OPPOSITION GROWS TO SESSIONS’ NOMINATION AS ATTORNEY GENERAL: NAACP PROTESTERS ARRESTED IN ALABAMA

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By Miriam Raftery

Photo: Screenshot of video on NAACP Facebook page at sit-in in Rep. Sessions’ office in Mobile, Alabama

January 3, 2017 (Washington D.C.) – Over 1,100 law professors from across the nation have sent a letter urging the Senate to reject Donald Trump’s nomination of Alabama Senator Jeff Sessions as Attorney General.  In addition, NAACP members in Alabama have been detained after launching a sit-in at Sessions’ office in Mobile, Alabama in protest of racial equality, civil rights and voting rights issues dogging the nominee, who formerly served as U.S. attorney in Mobile.

The letter to Senators is signed by law professors from 170 law schools in 48 states. It will also run as a full-page newspaper ad directed at members of the Senate Judiciary Committee, which has confirmation hearings scheduled on January 10th and 11th.

The law professors contend that Sessions “will not fairly enforce our nation’s laws and promote justice and equality in the United States.”  They highlight the fact that he was rejected for a nomination to a federal judgeship over 30 years ago over questionable prosecution of civil rights activist for voting fraud, as well as a joking statement praising the Ku Klux Klan.

Others object to his statements opposing legislation to protect rights of women, immigrants, gay, lesbian and transgender individuals.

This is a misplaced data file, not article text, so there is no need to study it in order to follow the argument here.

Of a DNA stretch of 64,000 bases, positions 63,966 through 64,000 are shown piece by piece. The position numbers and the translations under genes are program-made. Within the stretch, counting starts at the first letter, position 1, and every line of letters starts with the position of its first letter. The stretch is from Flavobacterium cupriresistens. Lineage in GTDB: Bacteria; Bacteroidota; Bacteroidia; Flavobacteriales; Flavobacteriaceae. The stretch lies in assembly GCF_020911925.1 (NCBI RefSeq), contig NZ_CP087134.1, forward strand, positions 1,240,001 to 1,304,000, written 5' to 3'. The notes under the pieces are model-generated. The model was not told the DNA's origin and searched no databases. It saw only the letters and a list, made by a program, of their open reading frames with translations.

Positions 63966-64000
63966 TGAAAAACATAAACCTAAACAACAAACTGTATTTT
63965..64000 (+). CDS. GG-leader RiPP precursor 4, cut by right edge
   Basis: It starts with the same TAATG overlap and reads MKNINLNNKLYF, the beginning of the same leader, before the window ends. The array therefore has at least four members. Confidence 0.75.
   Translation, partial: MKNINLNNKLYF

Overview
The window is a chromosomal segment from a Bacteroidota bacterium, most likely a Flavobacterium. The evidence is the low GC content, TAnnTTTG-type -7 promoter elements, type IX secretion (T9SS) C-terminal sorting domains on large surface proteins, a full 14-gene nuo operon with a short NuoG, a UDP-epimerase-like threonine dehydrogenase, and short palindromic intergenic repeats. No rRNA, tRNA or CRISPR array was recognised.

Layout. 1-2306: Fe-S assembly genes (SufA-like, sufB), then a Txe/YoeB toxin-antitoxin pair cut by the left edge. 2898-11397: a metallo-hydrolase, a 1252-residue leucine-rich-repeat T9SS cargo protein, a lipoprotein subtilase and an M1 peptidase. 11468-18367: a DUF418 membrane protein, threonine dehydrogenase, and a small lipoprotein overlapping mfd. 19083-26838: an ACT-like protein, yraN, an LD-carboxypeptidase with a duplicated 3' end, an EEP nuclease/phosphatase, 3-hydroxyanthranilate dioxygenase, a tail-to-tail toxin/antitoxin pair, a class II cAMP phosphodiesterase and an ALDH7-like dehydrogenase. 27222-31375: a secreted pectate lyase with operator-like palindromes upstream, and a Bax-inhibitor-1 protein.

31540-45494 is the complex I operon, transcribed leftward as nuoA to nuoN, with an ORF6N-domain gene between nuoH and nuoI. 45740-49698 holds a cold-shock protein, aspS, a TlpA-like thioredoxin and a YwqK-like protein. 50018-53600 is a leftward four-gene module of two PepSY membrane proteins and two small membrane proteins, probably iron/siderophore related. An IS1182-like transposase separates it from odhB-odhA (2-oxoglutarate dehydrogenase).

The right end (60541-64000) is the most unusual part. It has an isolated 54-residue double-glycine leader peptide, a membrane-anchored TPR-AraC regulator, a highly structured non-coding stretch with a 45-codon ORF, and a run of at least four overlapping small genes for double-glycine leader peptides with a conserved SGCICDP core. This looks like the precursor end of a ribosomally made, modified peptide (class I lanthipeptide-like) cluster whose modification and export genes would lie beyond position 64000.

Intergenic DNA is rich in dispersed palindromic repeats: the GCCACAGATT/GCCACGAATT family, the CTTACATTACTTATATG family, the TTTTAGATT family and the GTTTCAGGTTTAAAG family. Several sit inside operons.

Sessions has called the NAACP, or National Association for Advancement of Colored People, “un-American” and suggested liberal groups are “communist inspired.”

Hezekiah Johnson with the Birmingham, Alabama NAACP said at the protest outside Sessions’ office in Alabama that the organization’s main concern is centered around “the reality of voter suppression.”  Johnson suggests Sessions is biased and will not be impartial on issues of civil rights, voting rights, and equal protection for all.

But Sessions’ former chief counsel, William Smith, an African American, defends Sessions and calls criticisms a “smear campaign,” the Washington Post reports.

Sessions formerly prosecuted a member of the Ku Klux Klan, securing a conviction for murder of an African-American man, his supporters point out.  He also has support from Gerald Reynolds, a past chair of the U.S. Commission on Civil Rights.

But that’s not enough to satisfy national NAACP president Cornell Williams Brooks, who issued a statement which concludes, “As a matter of conscience and conviction, we can neither be mute nor mumble our opposition to Senator Jefferson Beauregard Sessions becoming Attorney General of the United States. Senator Sessions has callously ignored the reality of voter suppression but zealously prosecuted innocent civil rights leaders on trumped up charges of voter fraud.” 

Brooks says Sessions can’t be trusted to be the chief law enforcement officer of voting rights, adding, “He’s been a threat to desegregation and the Voting Rights Act, and remains a threat to all of our civil rights, including the right to live with the fear of police brutality.”

The NAACP protesters earlier said that they would not stop their occupation of Sessions’ office until his nomination is withdrawn—or until they are arrested.

By tonight, video posted on the NAACP Facebook page shows police arresting peaceful protesters at the sit-in—an image reminiscent of arrests made of peaceful protesters during the long fight for civil rights and voting rights—constitutional protections these Americans believe are worth standing up for – or sitting down for—once again.